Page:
Mozambique central bank further tighten, raises rate to curb inflation

MAPUTO, Mozambique, Capital Markets in Africa Mozambique’s central bank raised its benchmark policy rate to the highest in three years to help curb inflation and manage the metical, which exceeded forecasts and would impact the objectives for 2015 and 2016.

Bank of Mozambique raised the benchmark standing facility rate by 150 basis points to 9.75 percent, the Maputo-based institution said in an e-mailed statement on Monday. The bank, which has now hiked its policy rate by 225 basis points this year. Also, raised the deposit rate by 100 basis points to 3.75 percent while the reserve requirement, which was increased in November, was retained at 10.50 percent.

Governor Ernesto Gove said: “The monetary policy committee thought it was important to continue with the steps that, along with other economic policies that have been outlined, will help consolidate gains in foreign exchange and to help stop a possible quickening of inflation in 2016. These are essential to maintain macroeconomic and financial stability”.

Mozambique’s inflation rate rose to 6.27 percent in November from 4.74 percent in October while the metical fell sharply earlier this month although the central bank said information from commercial banks as of December 11 point to a slowdown in the depreciation of the metical.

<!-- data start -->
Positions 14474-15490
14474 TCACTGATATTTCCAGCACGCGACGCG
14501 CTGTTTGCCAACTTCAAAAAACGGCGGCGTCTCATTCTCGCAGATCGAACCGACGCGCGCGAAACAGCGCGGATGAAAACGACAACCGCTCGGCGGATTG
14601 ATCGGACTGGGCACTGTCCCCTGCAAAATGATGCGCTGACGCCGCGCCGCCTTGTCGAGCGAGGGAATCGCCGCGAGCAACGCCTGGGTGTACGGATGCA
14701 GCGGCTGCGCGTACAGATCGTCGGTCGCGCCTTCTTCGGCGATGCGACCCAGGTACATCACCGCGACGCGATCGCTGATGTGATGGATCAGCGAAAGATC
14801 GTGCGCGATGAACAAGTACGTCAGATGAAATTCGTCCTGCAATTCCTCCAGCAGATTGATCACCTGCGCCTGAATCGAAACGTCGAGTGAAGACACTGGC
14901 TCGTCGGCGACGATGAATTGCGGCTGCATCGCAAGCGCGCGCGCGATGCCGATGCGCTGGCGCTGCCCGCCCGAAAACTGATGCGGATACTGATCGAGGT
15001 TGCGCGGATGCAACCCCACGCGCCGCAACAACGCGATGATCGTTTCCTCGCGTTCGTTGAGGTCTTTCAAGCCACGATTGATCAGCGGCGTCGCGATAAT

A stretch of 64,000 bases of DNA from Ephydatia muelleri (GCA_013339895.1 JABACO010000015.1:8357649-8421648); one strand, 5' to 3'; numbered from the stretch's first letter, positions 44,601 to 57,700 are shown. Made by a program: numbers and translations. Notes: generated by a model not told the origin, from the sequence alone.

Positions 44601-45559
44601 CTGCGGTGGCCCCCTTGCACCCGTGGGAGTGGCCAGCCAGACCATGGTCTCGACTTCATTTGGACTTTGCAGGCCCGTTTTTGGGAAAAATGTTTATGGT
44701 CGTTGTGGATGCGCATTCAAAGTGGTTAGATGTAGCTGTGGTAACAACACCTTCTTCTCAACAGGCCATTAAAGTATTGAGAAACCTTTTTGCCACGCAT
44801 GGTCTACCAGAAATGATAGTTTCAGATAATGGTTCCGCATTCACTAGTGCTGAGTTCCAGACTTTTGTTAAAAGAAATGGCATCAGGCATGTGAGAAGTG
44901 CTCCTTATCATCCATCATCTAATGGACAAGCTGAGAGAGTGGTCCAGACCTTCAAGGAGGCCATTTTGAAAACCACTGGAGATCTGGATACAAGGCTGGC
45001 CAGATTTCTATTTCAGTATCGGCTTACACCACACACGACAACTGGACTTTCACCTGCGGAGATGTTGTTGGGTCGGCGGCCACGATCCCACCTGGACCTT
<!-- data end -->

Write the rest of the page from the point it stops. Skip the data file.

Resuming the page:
The Governor revealed also that Mozambique’s net international reserves fell by US$207 million to US$1.948 billion, enough for 3.31 months of imports, reflecting net foreign currency sales by the central bank of US$113 million, payments abroad by the state of US$19.7 million and net losses from the gold and bonds worth Us$14.2 million.

The bank said the INE business confidence indicators again fell in October, reflecting negative opinions about job prospects, demand and prices, with all sectors apart from industrial production and housing expressing pessimism about the future.

To help the economy withstand increasing pressure, Mozambique’s government has turned to the International Monetary Fund for a loan of as much as US$286 million.

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